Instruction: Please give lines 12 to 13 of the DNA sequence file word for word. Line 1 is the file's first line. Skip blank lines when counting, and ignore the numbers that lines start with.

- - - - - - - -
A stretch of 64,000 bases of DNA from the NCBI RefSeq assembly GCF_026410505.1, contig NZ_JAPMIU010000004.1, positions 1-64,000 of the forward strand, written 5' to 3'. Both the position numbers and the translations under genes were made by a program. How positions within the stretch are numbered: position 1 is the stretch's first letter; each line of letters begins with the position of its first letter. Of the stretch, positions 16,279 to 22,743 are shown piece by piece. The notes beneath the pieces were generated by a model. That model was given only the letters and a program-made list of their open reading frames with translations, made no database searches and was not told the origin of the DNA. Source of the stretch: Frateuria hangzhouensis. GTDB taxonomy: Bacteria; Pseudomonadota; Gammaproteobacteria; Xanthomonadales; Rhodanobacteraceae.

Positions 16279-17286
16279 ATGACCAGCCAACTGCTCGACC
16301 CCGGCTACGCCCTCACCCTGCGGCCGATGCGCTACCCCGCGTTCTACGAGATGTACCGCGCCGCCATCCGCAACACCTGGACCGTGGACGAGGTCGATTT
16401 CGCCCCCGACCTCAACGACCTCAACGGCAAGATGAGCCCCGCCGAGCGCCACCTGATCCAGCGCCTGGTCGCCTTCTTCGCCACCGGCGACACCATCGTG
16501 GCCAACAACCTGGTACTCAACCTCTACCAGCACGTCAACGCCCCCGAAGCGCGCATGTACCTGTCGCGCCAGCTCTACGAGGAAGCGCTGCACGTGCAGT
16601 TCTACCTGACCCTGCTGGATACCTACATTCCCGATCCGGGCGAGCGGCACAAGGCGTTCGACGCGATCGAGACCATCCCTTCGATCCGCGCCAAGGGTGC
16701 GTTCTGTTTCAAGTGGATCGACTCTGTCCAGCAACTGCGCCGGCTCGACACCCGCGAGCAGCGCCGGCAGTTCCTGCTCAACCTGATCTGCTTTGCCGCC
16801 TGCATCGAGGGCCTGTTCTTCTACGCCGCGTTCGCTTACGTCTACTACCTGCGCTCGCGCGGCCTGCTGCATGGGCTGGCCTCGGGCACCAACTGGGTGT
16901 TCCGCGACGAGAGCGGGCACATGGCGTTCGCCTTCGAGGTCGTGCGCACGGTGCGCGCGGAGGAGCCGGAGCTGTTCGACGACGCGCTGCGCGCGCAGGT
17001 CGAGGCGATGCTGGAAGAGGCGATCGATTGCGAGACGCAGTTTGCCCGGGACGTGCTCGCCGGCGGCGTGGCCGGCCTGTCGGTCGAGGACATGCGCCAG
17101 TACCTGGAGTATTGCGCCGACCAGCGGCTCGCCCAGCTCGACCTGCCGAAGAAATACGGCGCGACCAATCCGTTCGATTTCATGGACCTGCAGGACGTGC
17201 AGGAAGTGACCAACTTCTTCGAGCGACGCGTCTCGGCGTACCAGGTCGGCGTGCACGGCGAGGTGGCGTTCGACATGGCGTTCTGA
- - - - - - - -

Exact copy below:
17101 TACCTGGAGTATTGCGCCGACCAGCGGCTCGCCCAGCTCGACCTGCCGAAGAAATACGGCGCGACCAATCCGTTCGATTTCATGGACCTGCAGGACGTGC
17201 AGGAAGTGACCAACTTCTTCGAGCGACGCGTCTCGGCGTACCAGGTCGGCGTGCACGGCGAGGTGGCGTTCGACATGGCGTTCTGA